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billie jo Obituary
billie jo mother, teacher, artist, poet, Virginia-Highlands activist July 31, 1936 – July 7, 2014 Born to Joseph Burton and Bertha Mae Scott of Americus, Georgia, billie jo grew up in the Jacksonville, Florida area graduating from Duncan Fletcher High School before coming to Georgia to attend Brenau College where her classmates elected her to several student government positions in addition to the presidency of the Alpha Delta Pi sorority her senior year. She also met her husband of 18 years Steven Norman Blihovde of Passaic, New Jersey, an engineering student at Georgia Tech. When he transferred to Clemson University the two settled in Clemson and then Greenville, South Carolina having two children, Elizabeth Dawn and Steven Erik. Coming from a long line of educators (her mother taught school with Miss Lillian Carter; her grandfather E. L. Bridges was superintendent of Sumter County schools for 20 years) billie jo taught elementary school 18 years in Atlanta, Clemson, and Greenville. Always an advocate for the down-trodden, neglected, and underprivileged she worked passionately and tirelessly for a long list of social and political causes including Project Head Start, George McGovern, the Project Hope Drug Abuse Center and the Women's Stockade. After her husband's premature death in 1976, billie jo retired from teaching to pursue a second talented career in interior design. Her urban pioneering spirit and adventuress soul took her to a downtown Greenville warehouse in the artists' colony where she based her thriving design business for 8 years while teaching interior design at Greenville Technical College. A dedicated patron of all of the arts she also loved performing in local theatre and ballet. In 1984 she moved back to her beloved Jacksonville Beach area to be closer to her aging parents where she continued her artistic and design career. The Jacksonville University women's writing group Kalliope published several of her poems chronicling the human condition. In 1989 she closed her design business and began a new career focusing on meeting the needs of senior citizens and keeping their lives relevant and active. This new calling brought her back to Atlanta to become the director of the Duluth Senior Center for Activities. This is when she settled in her beloved Virginia-Highland where she soon became an active member of the Virginia- Highland Civic Association and the Nexus Contemporary Arts Gallery. From the doors of City Hall to the streets of the Highlands, billie jo was soon to be recognized as a relentless force bringing new street lights, more police, pedestrian crossings, and stop signs to the community. During this period she discovered a new passion for creating folk art from reclaimed and abandoned objet d'art. Her condominium on St. Charles Avenue soon became a sunny and inspiring display for passersby to admire; a destination well known among Virginia-Highland residents. She always found great inspiration from her favorite aunt and longtime Virginia-Highland resident, the late Marguerite Bridges, who was instrumental in breathing life back to the languishing Dogwood Festival in Piedmont Park as a Chamber of Commerce member in the sixties. The community is grateful for her tireless efforts with Trees Atlanta helping to keep Atlanta shady and green. In her honor a tree will be planted in Highlands Park on North Highland Avenue when the weather cools. billie jo is survived by her daughter Elizabeth Riordan, her husband David of Hickory Flat, Georgia and her son Erik Blihovde and his wife Suzanne and two grandchildren Nathaniel and Ryan of Elk Grove, California.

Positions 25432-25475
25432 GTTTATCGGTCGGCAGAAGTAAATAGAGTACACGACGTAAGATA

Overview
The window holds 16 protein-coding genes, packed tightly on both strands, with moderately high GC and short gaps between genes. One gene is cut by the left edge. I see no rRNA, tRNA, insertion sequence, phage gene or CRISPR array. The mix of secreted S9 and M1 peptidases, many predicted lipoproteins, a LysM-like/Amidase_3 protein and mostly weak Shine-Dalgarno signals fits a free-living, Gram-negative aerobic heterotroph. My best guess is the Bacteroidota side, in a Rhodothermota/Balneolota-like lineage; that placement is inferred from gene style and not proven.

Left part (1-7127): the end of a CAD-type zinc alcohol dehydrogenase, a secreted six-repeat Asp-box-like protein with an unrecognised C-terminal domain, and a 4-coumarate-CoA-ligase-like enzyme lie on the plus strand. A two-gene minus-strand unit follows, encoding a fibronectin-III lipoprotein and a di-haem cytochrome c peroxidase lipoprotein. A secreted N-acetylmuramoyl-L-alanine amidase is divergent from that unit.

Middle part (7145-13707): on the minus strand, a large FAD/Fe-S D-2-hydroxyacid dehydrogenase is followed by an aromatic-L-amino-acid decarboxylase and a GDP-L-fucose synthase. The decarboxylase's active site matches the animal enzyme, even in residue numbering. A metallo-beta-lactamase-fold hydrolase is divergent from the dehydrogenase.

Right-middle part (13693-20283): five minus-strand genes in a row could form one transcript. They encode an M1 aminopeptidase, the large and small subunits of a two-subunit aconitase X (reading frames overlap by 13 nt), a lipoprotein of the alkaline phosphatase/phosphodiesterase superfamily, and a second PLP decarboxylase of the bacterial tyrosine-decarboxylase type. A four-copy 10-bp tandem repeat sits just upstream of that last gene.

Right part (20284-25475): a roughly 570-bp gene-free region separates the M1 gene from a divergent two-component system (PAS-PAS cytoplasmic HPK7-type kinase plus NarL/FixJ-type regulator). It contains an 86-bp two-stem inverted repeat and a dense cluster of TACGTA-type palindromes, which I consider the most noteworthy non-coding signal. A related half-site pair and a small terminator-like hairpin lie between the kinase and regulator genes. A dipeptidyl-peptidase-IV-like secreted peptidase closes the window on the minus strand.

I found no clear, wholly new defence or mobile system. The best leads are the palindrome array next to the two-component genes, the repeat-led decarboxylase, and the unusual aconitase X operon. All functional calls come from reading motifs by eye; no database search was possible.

Published in The Atlanta Journal-Constitution on July 17, 2014
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